Before I get to my question, thank you for letting me know about newLegacyinc. It's become my new favorite thing on the internet (especially Dino). Anyway, do you think WWE programming is mirroring WCW from back in the late 90's? The main stories, and wrestlers are NOT the ones that the fans care about. It's the undercard that is holding the show together. To me, this version of The Wyatts, The Shield, Bryan, Punk, The Usos, Goldust and Cody remind me of when Jericho, Eddie and just about every cruiserweight highlighted the show in WCW. What do you think? Is this bad news for WWE if they don't change?

Clearly this is another "insanely long slightly delayed question" where the situation has changed from when it was asked.

But, I think that even at its worst, WWE isn't as bad as WCW was at the end. After all, WWE eventually listened to the fans and Bryan won the World Title at WM and the Shield is still together and stuff.

On the flip side though, WCW wasn't bad at first. The nWo angle was hot and for all the crap that they get (rightly) afterwards, Hogan's initial run as champ did very good business. Hogan V Piper drew well enough, and Hogan V Sting was one of the better booked angles of all time, right up until the match itself.

WCW had a great formula there for a while, with lots of great wrestling leading into slightly less great but very interesting and heated angles on top. Eventually, yes, they failed to take the next step of working in the guys in the great wrestling category up to the main event, but it wasn't as if Hogan turned heel and everyone was sick of him immediately.

WWE may push the ‘wrong' guy at times, but they at least do cycle. We all joke about SuperCena and how he he's always in the main events, but WWE does push new talent all the time. Sometimes they do it badly, sometimes it doesn't work, but they do try. For every old timer they keep around, there's a couple new talents coming up.

So no, I don't think WWE is ever as bad as WCW got. At least not so far. If they get to that point and don't change, then sure, it's a death knell, but that's probably not going to happen.

Raza finally gets us away from WCW!

Right to TNA.

Yay.

Sting's black and white attire back in WCW days was related to film ‘Scarecrow' (I haven't seen yet) which not that much of hit but later in TNA, Sting's character of ‘Insane Icon' based clear cut on the Dark Knight's Joker. Bedsides, members of Aces and 8s also occasionally wearing dresses very similar to that of Bane in the ‘Dark Knight Rises'. My question is that as to who and why this stuff are being written when every person is aware that what are imitating as the Batman series of Christopher Nolan is quite successful both commercially and critically and its characters are also very famous. (why wrestler of Sting's stature is agreed to doing these silly gimmicks and even, once on an Impact's episode he quoted a line from The Dark Knight i.e Some men just want to watch the world burn). It wouldn't have been looked awkward if some rookie done such gimmick.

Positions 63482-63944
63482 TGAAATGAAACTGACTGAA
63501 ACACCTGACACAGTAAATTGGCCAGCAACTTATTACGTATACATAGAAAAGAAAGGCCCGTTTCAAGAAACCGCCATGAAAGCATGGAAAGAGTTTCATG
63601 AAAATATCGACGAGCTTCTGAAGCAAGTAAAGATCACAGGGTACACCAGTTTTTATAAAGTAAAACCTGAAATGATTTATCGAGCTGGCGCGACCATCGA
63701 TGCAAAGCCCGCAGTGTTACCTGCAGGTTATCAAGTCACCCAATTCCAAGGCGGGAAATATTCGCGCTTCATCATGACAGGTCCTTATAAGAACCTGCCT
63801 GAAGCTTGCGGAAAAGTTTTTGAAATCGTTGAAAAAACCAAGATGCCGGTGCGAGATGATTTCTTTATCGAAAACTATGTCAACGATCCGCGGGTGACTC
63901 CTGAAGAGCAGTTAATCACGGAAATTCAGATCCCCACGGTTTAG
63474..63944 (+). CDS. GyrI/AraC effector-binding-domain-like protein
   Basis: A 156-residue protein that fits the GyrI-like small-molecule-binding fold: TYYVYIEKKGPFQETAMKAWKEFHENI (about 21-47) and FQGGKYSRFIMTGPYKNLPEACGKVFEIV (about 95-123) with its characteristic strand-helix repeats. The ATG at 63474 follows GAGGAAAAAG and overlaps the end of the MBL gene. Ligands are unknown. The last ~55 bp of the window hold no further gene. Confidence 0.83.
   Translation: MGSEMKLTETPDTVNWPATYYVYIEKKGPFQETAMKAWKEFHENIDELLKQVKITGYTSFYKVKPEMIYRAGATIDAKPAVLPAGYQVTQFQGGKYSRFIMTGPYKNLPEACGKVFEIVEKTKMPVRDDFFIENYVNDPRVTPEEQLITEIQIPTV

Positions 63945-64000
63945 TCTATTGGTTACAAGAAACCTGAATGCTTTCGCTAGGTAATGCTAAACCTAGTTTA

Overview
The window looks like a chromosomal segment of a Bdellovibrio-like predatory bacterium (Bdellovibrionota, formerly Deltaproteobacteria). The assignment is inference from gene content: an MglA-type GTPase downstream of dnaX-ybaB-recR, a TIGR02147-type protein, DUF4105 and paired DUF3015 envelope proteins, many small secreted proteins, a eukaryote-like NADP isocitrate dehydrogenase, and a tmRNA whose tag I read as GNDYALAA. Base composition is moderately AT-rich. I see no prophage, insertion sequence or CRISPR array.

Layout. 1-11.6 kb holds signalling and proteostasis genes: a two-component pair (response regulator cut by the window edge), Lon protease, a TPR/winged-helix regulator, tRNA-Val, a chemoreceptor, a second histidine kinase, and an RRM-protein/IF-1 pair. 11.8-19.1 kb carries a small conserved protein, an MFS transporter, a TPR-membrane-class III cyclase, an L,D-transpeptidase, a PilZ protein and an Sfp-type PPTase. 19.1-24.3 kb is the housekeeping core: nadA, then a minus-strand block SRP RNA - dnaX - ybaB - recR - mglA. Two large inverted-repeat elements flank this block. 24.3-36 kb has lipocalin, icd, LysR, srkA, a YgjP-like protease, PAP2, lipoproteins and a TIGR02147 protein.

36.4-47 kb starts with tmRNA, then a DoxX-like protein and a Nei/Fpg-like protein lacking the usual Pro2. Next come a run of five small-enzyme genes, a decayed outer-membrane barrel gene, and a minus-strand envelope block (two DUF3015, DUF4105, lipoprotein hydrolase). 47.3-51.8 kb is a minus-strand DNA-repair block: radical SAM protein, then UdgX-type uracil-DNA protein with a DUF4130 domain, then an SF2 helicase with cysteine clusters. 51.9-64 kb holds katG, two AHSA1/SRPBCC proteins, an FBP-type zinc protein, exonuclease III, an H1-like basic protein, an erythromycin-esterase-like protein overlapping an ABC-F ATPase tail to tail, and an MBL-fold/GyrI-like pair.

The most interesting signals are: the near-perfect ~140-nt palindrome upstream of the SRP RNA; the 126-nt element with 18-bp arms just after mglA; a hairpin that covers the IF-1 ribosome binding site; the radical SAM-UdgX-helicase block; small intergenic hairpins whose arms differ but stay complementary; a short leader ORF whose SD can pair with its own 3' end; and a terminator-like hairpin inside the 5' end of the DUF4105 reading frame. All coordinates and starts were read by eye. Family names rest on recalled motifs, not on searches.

Actually B&W Sting was based on The Crow from 1994, as suggested by Scott Hall.

As for why, there is a fine… Well, moderately sized line you draw between reference, inspiration and rip-off. Wrestling, like any storytelling medium, uses things from other storytelling mediums as bases to launch from, as short hand to tell stories, and sometimes just so that they don't have to think of anything new.

Sometimes people just don't see how much of a rip-off they are being. They think they are being clever and that they've hidden their inspiration well enough, but they haven't. Sometimes they just don't care that much.

With Sting and TNA… At the time Dixie was apparently proud of how Sting was able to ‘reinvent' himself, so maybe like Vince with Scarface she didn't realise the connection, but mostly the argument was that it worked in terms of the storyline. He was focused on getting Hogan and Bischoff separated, and by acting insane, he was trying to achieve that goal. So the Joker act was just an act.



I don't like it either, but that seems to be the justification.

David puts me in charge of WWE. Talk about inmates and asylums…

If you were tasked with running WWE tomorrow, what one (or two, or three, etc) change to the business of WWE (not creative) would you make that you think would reverberate through WWE and ultimately make the product better?

It'd be one major change with several key aspects. And that's launching the WWE Global Domination Plan I bang on and on about from time to time I've mentioned once or twice.

Basically I set up WWE Europe, WWE Asia, WWE Americas and maybe a WWE Canada if they ask nicely. Give them local names of course (WWE: Asia Pacific Wrestling or something) but set them up with a training school, a local TV deal/s if possible, and get local talent in. And then you start moving people around, shifting talent from company to company to get experience working in front of different crowds, with different talent, in unfamiliar places. You then have NXT as the gateway to the main show, and then the main show on top.

Because the thing is, WWE wants to self contain everything, they want to have the talent come to them with little if any training and then train them internally. I see the logic there, but the thing is, even they admit that the old territories helped develop talent so that when they got to WWF, they were ready to go. So why not combine the two?